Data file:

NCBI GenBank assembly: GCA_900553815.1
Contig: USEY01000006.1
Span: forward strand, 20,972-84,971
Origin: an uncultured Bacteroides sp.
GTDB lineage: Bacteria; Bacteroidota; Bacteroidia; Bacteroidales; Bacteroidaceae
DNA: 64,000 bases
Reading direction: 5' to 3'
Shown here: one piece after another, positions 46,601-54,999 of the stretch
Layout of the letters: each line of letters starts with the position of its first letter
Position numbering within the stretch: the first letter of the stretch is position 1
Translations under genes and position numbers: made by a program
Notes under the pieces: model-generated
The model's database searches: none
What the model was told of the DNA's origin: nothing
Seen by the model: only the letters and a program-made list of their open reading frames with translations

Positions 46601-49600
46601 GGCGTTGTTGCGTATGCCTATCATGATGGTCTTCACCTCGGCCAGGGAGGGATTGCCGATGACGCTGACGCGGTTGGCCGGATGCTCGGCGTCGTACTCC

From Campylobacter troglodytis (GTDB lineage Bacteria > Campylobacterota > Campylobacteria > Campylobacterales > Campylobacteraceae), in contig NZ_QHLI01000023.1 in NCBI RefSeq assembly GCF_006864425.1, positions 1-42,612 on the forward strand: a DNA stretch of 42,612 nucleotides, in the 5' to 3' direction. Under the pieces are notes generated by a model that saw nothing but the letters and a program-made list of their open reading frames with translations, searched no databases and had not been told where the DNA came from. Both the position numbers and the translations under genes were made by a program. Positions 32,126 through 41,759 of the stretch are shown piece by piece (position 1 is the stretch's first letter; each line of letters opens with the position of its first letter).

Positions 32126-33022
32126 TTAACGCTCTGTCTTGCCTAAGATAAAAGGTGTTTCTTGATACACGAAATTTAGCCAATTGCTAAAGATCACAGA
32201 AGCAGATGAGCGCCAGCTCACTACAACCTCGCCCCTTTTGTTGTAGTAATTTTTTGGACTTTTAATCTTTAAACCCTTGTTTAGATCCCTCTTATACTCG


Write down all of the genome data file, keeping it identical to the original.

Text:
NCBI GenBank assembly: GCA_900553815.1
Contig: USEY01000006.1
Span: forward strand, 20,972-84,971
Origin: an uncultured Bacteroides sp.
GTDB lineage: Bacteria; Bacteroidota; Bacteroidia; Bacteroidales; Bacteroidaceae
DNA: 64,000 bases
Reading direction: 5' to 3'
Shown here: one piece after another, positions 46,601-54,999 of the stretch
Layout of the letters: each line of letters starts with the position of its first letter
Position numbering within the stretch: the first letter of the stretch is position 1
Translations under genes and position numbers: made by a program
Notes under the pieces: model-generated
The model's database searches: none
What the model was told of the DNA's origin: nothing
Seen by the model: only the letters and a program-made list of their open reading frames with translations

Positions 46601-49600
46601 GGCGTTGTTGCGTATGCCTATCATGATGGTCTTCACCTCGGCCAGGGAGGGATTGCCGATGACGCTGACGCGGTTGGCCGGATGCTCGGCGTCGTACTCC

From Campylobacter troglodytis (GTDB lineage Bacteria > Campylobacterota > Campylobacteria > Campylobacterales > Campylobacteraceae), in contig NZ_QHLI01000023.1 in NCBI RefSeq assembly GCF_006864425.1, positions 1-42,612 on the forward strand: a DNA stretch of 42,612 nucleotides, in the 5' to 3' direction. Under the pieces are notes generated by a model that saw nothing but the letters and a program-made list of their open reading frames with translations, searched no databases and had not been told where the DNA came from. Both the position numbers and the translations under genes were made by a program. Positions 32,126 through 41,759 of the stretch are shown piece by piece (position 1 is the stretch's first letter; each line of letters opens with the position of its first letter).

Positions 32126-33022
32126 TTAACGCTCTGTCTTGCCTAAGATAAAAGGTGTTTCTTGATACACGAAATTTAGCCAATTGCTAAAGATCACAGA
32201 AGCAGATGAGCGCCAGCTCACTACAACCTCGCCCCTTTTGTTGTAGTAATTTTTTGGACTTTTAATCTTTAAACCCTTGTTTAGATCCCTCTTATACTCG